Unlike many other issues in the capital, politics was not the major obstacle. Infrastructure is famously nonpartisan in Washington, where both sides of the aisle regularly exchange ideas on transportation, water, and broadband policy. At different times over the past three years, House and Senate leadership expressed support for putting infrastructure debates on the legislative calendar.
We would suggest a different culprit. Washington could not deliver reform because Congress and the administration failed to commit to a process to rethink and redesign current law. Key parties agreed to do something, but they never actually debated what that something should be. Three years later, there is still no clarity on what “reform” even means.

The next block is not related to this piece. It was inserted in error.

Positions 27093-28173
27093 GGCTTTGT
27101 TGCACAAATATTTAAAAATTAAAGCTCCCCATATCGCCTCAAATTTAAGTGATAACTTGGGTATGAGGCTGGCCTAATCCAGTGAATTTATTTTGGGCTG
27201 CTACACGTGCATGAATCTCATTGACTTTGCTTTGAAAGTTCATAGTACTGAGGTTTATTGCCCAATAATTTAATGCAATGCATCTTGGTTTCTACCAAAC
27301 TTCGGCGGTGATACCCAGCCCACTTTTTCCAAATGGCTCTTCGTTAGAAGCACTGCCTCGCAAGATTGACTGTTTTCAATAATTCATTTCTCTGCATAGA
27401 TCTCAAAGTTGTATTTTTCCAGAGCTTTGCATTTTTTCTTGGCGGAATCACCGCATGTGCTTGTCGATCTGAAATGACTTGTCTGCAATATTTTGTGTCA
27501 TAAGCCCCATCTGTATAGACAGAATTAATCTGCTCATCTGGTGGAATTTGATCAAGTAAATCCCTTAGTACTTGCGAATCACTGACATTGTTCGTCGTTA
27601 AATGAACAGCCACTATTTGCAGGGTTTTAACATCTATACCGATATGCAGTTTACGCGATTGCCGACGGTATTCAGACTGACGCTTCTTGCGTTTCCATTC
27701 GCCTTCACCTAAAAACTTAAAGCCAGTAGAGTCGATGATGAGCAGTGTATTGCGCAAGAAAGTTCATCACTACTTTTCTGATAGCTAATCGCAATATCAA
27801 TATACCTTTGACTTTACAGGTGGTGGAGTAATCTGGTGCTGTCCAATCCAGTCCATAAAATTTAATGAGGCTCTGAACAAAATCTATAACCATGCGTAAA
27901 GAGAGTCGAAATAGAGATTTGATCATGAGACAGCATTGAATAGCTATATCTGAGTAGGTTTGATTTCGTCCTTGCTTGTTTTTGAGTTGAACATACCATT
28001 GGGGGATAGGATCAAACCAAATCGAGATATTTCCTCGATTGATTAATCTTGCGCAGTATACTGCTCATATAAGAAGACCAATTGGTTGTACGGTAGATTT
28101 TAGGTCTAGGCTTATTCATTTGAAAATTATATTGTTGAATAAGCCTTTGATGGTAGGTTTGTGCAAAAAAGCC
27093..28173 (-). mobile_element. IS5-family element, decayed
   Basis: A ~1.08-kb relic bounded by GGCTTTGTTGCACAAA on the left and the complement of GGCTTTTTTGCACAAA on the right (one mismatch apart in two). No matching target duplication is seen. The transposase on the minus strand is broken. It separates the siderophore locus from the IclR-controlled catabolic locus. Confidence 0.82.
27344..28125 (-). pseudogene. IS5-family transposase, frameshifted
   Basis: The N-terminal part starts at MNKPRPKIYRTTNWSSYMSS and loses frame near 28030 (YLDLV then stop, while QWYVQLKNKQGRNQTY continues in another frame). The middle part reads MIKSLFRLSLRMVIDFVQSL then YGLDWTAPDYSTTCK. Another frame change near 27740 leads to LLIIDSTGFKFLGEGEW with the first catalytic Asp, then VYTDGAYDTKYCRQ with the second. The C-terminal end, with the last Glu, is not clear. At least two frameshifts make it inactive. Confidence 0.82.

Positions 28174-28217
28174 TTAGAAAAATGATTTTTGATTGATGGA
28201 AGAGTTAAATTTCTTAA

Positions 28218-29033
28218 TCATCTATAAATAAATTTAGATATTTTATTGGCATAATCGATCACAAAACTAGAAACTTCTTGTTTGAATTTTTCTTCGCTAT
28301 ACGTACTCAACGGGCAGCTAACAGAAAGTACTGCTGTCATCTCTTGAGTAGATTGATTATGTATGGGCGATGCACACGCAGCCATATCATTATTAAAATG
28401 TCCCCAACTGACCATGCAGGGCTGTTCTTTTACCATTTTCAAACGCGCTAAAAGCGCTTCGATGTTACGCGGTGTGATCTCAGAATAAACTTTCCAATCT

To enact genuine reform—legislation that completely reshapes the government’s approach to infrastructure programming, funding, and regulation—federal leaders must be willing to revisit the fundamental goals the country’s infrastructure systems intend to achieve and honestly assess whether current policies share those objectives.